Writing is a difficult skill and not just for people learning English or doing the IELTS test but for a native English speaker as well. In our day-to-day life we don't often have to write essays or describe graphs. We’re more used to writing text messages or emails. But there are things you can do to practise and improve your writing.    Listening Practice: Listen to Liz share 5 ways to improve your IELTS Writing skills     Here are 5 ways to improve your writing skills every single day: 1. Read! That’s right, you read that correctly! To improve your writing skill you need to read – everyday! By reading widely, you’ll be introduced to a wide range of words and phrases that are used in a variety of contexts. You will also come across a lot of different grammar structures without actually having to focus on grammar. By being exposed to (presented with) words and grammar used correctly and in context, you too will pick up new words and start using new grammatical structures. When you learn new words or structures, copy and paste them into a document to help you remember them. There are lots of freely available reading resources online. Some examples are: BBC World Voanews (these have the added advantage of being organised by beginner, intermediate and advanced level.) Breaking News English It doesn’t have to be just news, you can read about any topic you’re interested in as long as it's in English! 2. Make your writing POW! So, you’ve read an interesting article and now you can practise writing about the topic. Imagine you read the following article: Spaced Baked Cookies Why not write an essay about space explorations and the challenges faced by astronauts? Or perhaps you could discuss whether you agree or disagree with spending millions of pounds/dollars/yuen on space exploration. Whatever you decide to write about – make sure you use POW!   3. Linking words In the Writing test, the examiner will be looking at how ideas are linked together within sentences and paragraphs. Additionally, they’ll look at how your writing flows. Your ideas need to be organised logically into paragraphs so it’s easy to understand and follow them. This is called coherence. The examiners will also be looking out for cohesion. This refers to the use of linking words which link ideas and paragraphs. Some examples of these are: Firstly, Additionally, Similarly, On the otherhand, When you’re reading the article you’ve chosen, highlight all the linking words you can find. Just double-click on the word and highlight or print off and use a good old-fashioned highlighter pen. Organise the linking expressions you find into groups with similar meanings. For example/for instance, In addition/Additionally/Moreover. This will mean you have a wide range of words which you can use to avoid using the same ones over and over.   4. Checklist When you’ve finished writing make sure to leave a bit of time at the end to edit (check) your writing. Check for spelling, correct subject + verb agreement (They think; Celebrities are; Technology has advanced), paragraphs and most importantly your own common mistakes that you know you make quite often. Here’s a checklist for you to use: Download editing checklist You can do this every day by looking at: restaurant menus (these often have mistakes in English – see if you can spot some), social media posts, emails, magazines – the list is endless. 5. Writing circles Writing can be a sociable thing (really – it can!). The ideas described in this blog are more fun if done with a friend or group of friends. Create a ‘writing circle’ – a group of people who can sit down together to: read each other’s work using the ‘editing checklist’ share new vocabulary you’ve found when reading (see tip 1) use my POW technique. Each person can plan a different task and then pass it on to the next person in the group to write an outline, then pass it on again to write an introduction, then paragraph 1, etc. At the end, you can use the editing checklist to review the piece of writing. See, we said writing could be fun! I hope this blog has been useful (please feel free to use the editing checklist to review this blog?). Happy writing! Liz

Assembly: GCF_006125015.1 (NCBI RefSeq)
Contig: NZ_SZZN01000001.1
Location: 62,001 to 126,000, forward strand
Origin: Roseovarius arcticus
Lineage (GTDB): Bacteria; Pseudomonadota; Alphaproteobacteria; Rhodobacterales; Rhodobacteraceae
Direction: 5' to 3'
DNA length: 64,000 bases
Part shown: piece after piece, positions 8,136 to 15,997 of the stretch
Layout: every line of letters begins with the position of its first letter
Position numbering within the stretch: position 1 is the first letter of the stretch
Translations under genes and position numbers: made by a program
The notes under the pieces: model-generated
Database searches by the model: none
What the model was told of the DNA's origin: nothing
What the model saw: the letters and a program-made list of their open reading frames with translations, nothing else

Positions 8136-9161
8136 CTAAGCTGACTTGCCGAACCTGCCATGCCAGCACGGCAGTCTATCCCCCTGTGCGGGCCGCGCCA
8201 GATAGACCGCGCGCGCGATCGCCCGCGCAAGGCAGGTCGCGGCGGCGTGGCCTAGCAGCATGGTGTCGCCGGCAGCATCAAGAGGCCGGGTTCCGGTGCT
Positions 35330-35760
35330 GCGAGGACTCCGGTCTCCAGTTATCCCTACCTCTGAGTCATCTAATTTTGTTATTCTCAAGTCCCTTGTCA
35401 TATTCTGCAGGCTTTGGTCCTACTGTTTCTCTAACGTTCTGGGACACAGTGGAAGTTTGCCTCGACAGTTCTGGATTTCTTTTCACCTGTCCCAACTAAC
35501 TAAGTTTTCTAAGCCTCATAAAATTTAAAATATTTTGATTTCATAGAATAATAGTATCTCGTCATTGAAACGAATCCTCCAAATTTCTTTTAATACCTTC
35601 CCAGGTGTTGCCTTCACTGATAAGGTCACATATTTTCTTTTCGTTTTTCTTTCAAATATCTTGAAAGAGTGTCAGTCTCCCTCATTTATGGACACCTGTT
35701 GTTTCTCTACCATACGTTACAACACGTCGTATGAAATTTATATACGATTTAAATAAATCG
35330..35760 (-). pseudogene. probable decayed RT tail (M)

Liz Marqueiro

15 January, 2021

A year of We Love IELTS – your top picks for IELTS Writing